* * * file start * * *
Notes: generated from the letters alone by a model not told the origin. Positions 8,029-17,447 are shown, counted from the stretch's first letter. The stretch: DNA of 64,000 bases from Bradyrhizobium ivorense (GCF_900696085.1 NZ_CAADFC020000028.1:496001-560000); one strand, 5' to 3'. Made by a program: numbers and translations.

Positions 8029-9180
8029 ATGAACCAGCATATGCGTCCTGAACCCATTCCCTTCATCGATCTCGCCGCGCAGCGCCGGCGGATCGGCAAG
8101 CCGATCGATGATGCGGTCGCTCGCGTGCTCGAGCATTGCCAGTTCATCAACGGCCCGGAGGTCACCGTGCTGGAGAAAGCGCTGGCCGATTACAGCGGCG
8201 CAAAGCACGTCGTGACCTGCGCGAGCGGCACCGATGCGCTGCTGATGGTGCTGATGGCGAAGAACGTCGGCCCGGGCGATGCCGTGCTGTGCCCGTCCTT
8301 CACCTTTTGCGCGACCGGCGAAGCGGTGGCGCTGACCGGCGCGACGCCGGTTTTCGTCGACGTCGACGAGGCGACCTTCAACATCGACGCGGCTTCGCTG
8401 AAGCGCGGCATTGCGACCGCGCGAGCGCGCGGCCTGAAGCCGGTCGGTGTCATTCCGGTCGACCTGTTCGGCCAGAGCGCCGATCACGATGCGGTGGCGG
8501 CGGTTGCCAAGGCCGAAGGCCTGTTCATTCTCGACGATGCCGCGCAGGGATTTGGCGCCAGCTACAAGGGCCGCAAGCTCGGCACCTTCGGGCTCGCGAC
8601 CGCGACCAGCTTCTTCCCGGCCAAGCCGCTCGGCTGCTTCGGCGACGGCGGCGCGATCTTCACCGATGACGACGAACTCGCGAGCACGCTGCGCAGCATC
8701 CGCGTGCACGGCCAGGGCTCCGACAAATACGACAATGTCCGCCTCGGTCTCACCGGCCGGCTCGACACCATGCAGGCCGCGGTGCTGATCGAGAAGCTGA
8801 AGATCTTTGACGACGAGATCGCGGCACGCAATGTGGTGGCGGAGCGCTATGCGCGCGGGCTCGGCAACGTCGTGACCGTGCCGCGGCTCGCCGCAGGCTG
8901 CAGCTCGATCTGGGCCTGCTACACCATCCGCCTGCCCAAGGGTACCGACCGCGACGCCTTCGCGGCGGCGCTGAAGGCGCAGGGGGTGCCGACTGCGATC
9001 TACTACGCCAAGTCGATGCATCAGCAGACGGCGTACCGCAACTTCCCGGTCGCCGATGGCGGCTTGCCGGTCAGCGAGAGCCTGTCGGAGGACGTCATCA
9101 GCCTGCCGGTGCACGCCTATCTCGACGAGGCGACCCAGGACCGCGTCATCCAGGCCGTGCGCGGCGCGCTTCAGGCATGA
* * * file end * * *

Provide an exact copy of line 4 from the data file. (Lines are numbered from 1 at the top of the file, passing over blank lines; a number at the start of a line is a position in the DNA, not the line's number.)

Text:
8101 CCGATCGATGATGCGGTCGCTCGCGTGCTCGAGCATTGCCAGTTCATCAACGGCCCGGAGGTCACCGTGCTGGAGAAAGCGCTGGCCGATTACAGCGGCG